# 15,000 quid

#### The cub

##### Senior Member
Greetings

I've recently watched a movie called Unless night (1972), and there was something disconcerting about it. In that movie, the main character atended to an auction in hopes of getting a Rembrandt, but finally someone else offered 15,000 guineas for that painting. A bit later, the main character told that someone has offered 15,000 quid for the painting.

I thought the word "quid" was a colloquial way to say "pound", and thus my confusion. Can I really use the word "quid" for a different British currency, other than pound?

By the way, the movie was set in the present (I mean, in the 70's)

Thanks.

• #### heypresto

##### Senior Member
15,000 quid = £15,000

15,000 guineas = £15,000 + 15,000 shillings = £15,750

A guinea = One pound and one shilling. In current decimal terms it is £1.05

#### The cub

##### Senior Member
A guinea = One pound and one shilling. In current decimal terms it is £1.05

So, does it mean people commonly consider a guinea a pound, and therefore they say "quid" to mean "guinea"?

#### abluter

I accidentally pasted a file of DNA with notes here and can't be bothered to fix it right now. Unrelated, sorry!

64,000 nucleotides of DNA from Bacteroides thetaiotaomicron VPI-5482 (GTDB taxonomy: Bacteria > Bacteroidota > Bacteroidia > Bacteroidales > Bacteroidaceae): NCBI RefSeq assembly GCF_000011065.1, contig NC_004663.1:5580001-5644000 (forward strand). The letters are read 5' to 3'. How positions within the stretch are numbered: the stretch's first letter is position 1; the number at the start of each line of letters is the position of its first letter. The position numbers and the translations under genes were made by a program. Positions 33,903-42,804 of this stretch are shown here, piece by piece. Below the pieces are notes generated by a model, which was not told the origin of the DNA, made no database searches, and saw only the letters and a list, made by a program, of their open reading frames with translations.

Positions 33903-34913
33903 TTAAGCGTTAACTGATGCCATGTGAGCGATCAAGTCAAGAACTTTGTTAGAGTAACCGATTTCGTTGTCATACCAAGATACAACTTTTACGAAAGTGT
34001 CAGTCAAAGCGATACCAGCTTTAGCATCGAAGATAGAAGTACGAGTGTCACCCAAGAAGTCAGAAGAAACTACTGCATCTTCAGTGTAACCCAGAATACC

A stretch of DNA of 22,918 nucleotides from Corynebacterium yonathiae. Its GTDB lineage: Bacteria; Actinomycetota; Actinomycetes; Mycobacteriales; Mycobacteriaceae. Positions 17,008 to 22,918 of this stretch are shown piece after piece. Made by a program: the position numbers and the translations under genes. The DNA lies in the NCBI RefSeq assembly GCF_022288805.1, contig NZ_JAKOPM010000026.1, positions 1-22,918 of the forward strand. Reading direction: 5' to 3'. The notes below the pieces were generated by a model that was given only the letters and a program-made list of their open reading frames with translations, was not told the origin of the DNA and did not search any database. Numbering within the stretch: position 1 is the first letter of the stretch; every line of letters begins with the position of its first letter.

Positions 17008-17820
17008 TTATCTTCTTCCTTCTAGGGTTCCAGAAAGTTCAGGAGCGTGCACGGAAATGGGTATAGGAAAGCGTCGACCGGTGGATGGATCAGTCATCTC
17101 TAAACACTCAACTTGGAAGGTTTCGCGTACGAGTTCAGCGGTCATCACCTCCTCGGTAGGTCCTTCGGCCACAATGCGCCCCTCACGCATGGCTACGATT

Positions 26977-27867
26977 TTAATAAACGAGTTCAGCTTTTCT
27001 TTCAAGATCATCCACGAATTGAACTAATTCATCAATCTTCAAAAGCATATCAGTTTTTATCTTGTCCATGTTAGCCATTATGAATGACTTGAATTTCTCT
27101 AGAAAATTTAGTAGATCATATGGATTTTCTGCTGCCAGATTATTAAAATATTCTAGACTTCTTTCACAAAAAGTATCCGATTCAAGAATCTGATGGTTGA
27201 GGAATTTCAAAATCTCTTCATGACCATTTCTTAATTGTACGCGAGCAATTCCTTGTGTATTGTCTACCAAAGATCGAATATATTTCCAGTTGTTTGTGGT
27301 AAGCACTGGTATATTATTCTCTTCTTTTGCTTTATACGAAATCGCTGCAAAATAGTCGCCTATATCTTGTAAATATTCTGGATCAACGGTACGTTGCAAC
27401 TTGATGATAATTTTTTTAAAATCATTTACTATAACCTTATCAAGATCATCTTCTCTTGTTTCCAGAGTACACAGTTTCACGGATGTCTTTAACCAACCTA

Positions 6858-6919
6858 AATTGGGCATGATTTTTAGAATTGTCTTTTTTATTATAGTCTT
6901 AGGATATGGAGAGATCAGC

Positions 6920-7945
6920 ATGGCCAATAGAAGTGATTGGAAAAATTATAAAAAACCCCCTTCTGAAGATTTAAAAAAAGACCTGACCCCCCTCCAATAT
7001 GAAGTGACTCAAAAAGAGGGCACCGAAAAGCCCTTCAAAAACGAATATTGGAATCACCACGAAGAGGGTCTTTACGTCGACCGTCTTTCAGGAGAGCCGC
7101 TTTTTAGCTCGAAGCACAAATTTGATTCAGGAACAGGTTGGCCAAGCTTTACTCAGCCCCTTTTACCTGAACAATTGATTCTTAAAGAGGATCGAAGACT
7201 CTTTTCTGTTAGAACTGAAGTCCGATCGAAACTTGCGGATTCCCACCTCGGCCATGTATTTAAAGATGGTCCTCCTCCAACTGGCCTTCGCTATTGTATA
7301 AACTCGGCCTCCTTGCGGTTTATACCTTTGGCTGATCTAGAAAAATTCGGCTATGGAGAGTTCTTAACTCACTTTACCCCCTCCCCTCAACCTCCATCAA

##### Senior Member
No, a guinea is a guinea, and a pound is a pound or quid.

#### entangledbank

##### Senior Member
No, I've never heard a guinea called a quid, but by that time the guinea was no longer in use except for prices of paintings, prizes in horse races, and certain professional fees. Anyone would probably think 15 000 guineas was 15 000 pounds 'plus that little bit extra'. They wouldn't stop to calculate that the bit extra actually pushed it towards 16 000 quid.

#### The cub

##### Senior Member
No, I've never heard a guinea called a quid, but by that time the guinea was no longer in use except for prices of paintings, prizes in horse races, and certain professional fees. Anyone would probably think 15 000 guineas was 15 000 pounds 'plus that little bit extra'.

I see. That makes it simpler, even when if the figure is very high that plus is not so little

Now, it's clear.